On April 24, 1905, Stanley and Jane Hornstra were married and they farmed on her home farm until 1909 then moved to near Tyndall. After farming for some time near Tyndall they purchased a farm one and one-half miles west of Springfield.
Georgiana Jane Hornstra, daughter of pioneer settlers, was born at Perkins on September 15, 1880.
After the death of her husband Mrs. McCollum continued to reside on the farm near Springfield together with their one son, Floyd.
John & Lavina McCollum
John J. McCollum was born December 18, 1815, in Wish county, Va., where he grew to manhood, then moved to Tennessee. In 1840 he was married to Miss Lavina Riggs. A family of 11 children blessed their home, six girls and five boys, all of whom grew to maturity. In 1850, at the time of the discovery of gold, he with many others went to California. Returning from there, he made his home for a time in Missouri, then Iowa, and then came to Bon Homme county. His homestead was located two and one half miles west of Perkins.
Jim & Catherine McCollum
Jim McCollum, born in Carroll, Ia., in September, 1864, was one of 11 children in the family of John and Lavina Riggs McCollum. When a lad of seven years the family migrated to a homestead west of Perkins.
As a young man Jim drove stage coach from Springfield to Ft. Randall, changing horses at Skakel's ranch on Choteau Creek and also at Greenwood.
At Greenwood he met Catherine Delaney who at that time was employed as a cook in the Indian school there.
Catherine Belinda Delaney was born in Lawrence, Kans., in April, 1866. She was a daughter of William and Catherine Delaney. From Kansas the family moved to Michigan and in 1884, came to Dakota Territory, first to Running Water and later to a homestead near Fairfax.
Jim and Catherine were married in October, 1892, and resided all of their married life at Springfield, where their family of eight children were born.
Catherine attended school at Niobrara, Nebr., and then taught in a log building near Running Water, also at Addison, Nebr., and at the Norwegian Hills.
Jim served as sheriff of Bon Homme County and also in the state legislature and for many years was manager of one of the grain buying elevators near the Springfield depot.
Former State Senator C. N. McCollum, well known pioneer of Bon Homme County, who has occupied many positions of trust in the community, including county commissioner, was born in February, 1852, at New Vienna, Mo., a son of John J. and Livina (Riggs) McCollum.
He grew up in the parental home which was, most of the time, in the state of Iowa. In 1872 he accompanied his father to Bon Homme County, coming first to Bon Homme where the father opened a blacksmith shop.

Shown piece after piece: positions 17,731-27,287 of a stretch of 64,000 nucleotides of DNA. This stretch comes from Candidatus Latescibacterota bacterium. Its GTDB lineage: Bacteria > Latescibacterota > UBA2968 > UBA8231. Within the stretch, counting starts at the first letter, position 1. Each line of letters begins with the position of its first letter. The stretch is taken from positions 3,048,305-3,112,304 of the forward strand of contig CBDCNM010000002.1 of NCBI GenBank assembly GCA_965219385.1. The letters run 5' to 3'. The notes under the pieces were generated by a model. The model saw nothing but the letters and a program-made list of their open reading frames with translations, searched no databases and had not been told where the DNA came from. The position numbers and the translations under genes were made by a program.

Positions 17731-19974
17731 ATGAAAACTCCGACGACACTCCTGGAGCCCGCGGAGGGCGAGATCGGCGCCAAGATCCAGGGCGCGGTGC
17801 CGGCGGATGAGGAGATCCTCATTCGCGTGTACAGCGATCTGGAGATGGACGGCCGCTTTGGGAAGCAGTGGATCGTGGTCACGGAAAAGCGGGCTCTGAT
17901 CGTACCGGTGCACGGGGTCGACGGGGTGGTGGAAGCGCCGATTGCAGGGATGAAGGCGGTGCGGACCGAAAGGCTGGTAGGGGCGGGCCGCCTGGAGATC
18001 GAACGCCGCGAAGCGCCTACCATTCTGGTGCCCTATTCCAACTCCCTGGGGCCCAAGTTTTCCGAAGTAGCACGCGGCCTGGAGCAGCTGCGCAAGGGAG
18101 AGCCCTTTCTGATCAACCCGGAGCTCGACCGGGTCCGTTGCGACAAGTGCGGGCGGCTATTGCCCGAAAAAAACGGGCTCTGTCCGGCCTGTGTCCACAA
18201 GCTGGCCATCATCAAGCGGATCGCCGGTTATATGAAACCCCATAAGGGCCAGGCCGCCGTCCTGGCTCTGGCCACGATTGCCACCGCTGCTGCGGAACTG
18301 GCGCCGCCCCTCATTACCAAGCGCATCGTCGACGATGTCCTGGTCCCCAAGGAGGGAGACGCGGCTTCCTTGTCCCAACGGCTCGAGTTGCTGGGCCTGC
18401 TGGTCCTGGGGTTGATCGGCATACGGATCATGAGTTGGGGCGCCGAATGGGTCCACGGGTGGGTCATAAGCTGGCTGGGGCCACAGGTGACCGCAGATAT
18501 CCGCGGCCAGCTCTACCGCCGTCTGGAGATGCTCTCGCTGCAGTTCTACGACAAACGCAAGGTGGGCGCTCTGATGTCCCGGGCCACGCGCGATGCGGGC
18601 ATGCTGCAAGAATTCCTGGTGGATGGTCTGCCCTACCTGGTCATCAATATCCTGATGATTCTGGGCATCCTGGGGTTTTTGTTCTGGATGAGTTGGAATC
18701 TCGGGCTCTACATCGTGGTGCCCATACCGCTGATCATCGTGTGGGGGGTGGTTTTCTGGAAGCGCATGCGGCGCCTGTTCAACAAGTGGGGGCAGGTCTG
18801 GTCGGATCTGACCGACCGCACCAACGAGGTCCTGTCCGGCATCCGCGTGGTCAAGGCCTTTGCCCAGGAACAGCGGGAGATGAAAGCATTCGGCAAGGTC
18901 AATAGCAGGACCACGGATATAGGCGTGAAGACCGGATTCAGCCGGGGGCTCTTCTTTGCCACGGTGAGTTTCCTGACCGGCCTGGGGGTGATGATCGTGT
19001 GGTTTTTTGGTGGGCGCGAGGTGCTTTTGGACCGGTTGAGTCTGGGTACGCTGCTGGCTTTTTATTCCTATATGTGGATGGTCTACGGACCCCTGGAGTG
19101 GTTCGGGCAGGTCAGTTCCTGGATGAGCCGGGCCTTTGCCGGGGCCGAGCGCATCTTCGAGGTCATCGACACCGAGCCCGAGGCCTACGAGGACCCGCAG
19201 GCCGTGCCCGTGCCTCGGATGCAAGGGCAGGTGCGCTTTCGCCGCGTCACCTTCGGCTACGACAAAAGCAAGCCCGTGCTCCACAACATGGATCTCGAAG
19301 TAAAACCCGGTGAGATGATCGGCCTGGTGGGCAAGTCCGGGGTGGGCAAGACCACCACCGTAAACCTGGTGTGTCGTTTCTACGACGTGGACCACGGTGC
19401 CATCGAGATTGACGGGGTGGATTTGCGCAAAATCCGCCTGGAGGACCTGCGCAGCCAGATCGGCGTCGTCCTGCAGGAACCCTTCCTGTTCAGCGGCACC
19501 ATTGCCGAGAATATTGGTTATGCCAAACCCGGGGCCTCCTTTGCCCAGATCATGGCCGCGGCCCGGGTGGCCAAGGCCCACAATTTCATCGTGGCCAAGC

In 1873 Charles filed on a claim southeast of Tyndall and shared in the hardships of the pioneers in the struggle for existence.
In 1881 during the big flood on the Missouri River he was on the Bon Homme Island, engaged in supplying wood for the steam boats which at that time plied up and down the Missouri, and he experienced the peril of being swept away In the flood waters.
In June, 1883, Charles and Miss Jennie Lee were married.
For many years Mr. McCollum engaged in farming and cattle feeding on the farm home northeast of Springfield where they reared their family of a son and daughter.
Mr. McCollum was very active in politics and civic life of the county, having served as sheriff for three terms, county commissioner for, 16 years, State Senator two years and also Indian inspector of the Pine Creek, Lower Brule and Rosebud reservations.
He was a member of the Congregational Church and Mt. Zion Masonic Lodge in Springfield.
Edgar & Lena McClure
Edgar McClure and Lena Talcott were married at Fontanelle, Ia., June 3, 1909. They lived there for ten years with the exception of two years spent in Des Moines. In 1919, they moved to Tabor, Ia., and spent 19 years there. In 1938, they came to Springfield where Mr. McClure started editing the Springfield Times.
Mary A. McAuley, wife of A. F. McAuley and oldest daughter of Michael and Mary Griffen, died on July 31, 1873, of congestive chills at the age of 21 years, 25 days.
Edwin & Rozillah Marvin
Edwin J. Marvin was born January 10, 1843, at Leicester, Addison county, Vt. His parents moved to Wisconsin when he was seven where they resided for seven years. They then moved to Minnesota where Edwin grew to manhood. On September 1, 1864, he enlisted in Co. C., Fifth Minnesota Volunteer Infantry, and went at once to the front.